Openly gay Pennsylvania state legislator Brian Sims recently spoke to ESPN about 49ers Chris Culliver’s pre-Super Bowl homophobic comments.
Brian Sims, the only college football captain to ever come out, said he was happy there was so much backlash against Culliver’s remarks during Super Bowl media day.
“Everyone should be allowed to speak their mind, but in this case, it was wholly ignorant and wholly stupid,” said Sims, who recently was elected as the State Representative for the 182nd District of the Pennsylvania House of Representatives. “This is not acceptable in the workplace and shouldn’t be acceptable in sports.”
Excerpt from Brian’s interview with ESPN:
What was your first reaction to the Culliver quotes?
“I had two reactions. The first was to laugh. I remember that Charles Barkley had this great line where he said any time someone talks about not wanting a gay teammate hasn’t been looking. There are gay guys in every locker room. That’s the idiocy of what Culliver said. I also thought it wasn’t fair to his teammates to imply that what he was thinking was the norm. That has not been my experience.”
The story goes that you came out to your college football team. Is that true?
The truth is I was gay my whole life. I had dated girls in high school. I think I knew I wasn’t straight long before I knew I was gay. I knew by the time I got to college that I was gay. My team actually came to me to ask me whether I was gay. They wanted to talk about it. They asked me about the struggle and when I was going to tell people. I didn’t go through the same struggles as people today. Today, you have 14-15-16 year olds so confident and secure in their sexuality. I was not. I wasn’t a gay 17-year-old ready to come out to the world. When I got to college, I realized I was gay. I just didn’t know how to go about it. My college didn’t have a LGBT group to give me the language to come out. It was my quarterback who asked me first.”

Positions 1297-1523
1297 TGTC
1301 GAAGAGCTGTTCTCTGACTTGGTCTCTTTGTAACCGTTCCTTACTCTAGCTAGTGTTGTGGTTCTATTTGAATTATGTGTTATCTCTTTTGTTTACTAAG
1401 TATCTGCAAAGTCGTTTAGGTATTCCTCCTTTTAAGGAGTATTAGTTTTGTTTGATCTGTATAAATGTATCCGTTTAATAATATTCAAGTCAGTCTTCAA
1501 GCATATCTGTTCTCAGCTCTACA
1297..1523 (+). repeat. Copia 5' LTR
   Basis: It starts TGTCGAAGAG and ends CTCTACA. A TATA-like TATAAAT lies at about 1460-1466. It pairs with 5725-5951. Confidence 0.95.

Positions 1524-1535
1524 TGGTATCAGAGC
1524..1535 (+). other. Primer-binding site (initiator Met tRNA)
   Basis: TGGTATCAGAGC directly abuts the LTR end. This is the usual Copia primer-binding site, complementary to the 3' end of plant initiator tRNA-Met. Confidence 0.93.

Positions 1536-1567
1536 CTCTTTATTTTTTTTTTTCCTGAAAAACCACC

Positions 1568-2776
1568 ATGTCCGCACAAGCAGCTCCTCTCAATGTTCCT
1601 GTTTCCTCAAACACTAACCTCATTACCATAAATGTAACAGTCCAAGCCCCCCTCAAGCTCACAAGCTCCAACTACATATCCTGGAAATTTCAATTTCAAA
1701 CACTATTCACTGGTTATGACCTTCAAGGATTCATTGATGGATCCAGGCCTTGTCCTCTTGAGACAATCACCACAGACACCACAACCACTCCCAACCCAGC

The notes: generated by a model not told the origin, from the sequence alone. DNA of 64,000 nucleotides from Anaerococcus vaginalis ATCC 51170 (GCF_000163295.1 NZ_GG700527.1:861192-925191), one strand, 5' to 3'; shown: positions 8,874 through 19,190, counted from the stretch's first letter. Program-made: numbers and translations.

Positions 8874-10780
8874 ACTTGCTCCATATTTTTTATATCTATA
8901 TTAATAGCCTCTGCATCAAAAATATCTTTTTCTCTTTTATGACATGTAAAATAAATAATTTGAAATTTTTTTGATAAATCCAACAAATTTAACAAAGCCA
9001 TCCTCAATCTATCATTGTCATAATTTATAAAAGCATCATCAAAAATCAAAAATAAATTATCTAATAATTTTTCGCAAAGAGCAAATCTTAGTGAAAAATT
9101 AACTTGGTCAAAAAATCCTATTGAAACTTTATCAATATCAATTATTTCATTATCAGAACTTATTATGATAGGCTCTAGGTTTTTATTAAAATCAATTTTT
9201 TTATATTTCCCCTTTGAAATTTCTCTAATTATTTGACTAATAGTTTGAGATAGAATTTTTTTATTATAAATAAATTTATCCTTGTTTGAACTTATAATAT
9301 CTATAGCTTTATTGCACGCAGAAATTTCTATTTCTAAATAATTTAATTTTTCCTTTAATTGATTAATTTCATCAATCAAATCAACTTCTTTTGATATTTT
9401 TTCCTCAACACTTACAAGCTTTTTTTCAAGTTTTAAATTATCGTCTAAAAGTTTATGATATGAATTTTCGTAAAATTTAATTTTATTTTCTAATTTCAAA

Do you hope for the day when the topic of sexuality isn’t discussed?
“I do hope there is a time when you don’t have to discuss it but still wants to discuss it. I live in a neighborhood in Philadelphia called ‘Gayborhood.’ It’s next to Chinatown and the Italian area of town. I don’t want to speak on behalf of all Italians but they’ve been discriminated before but they still love their culture, heritage and solidarity. I want us to reach a time when race and sexuality isn’t a negative factor. Sports teams need some bad ass gay men and women’s teams need lesbians to come out. It’s going to be a good thing.”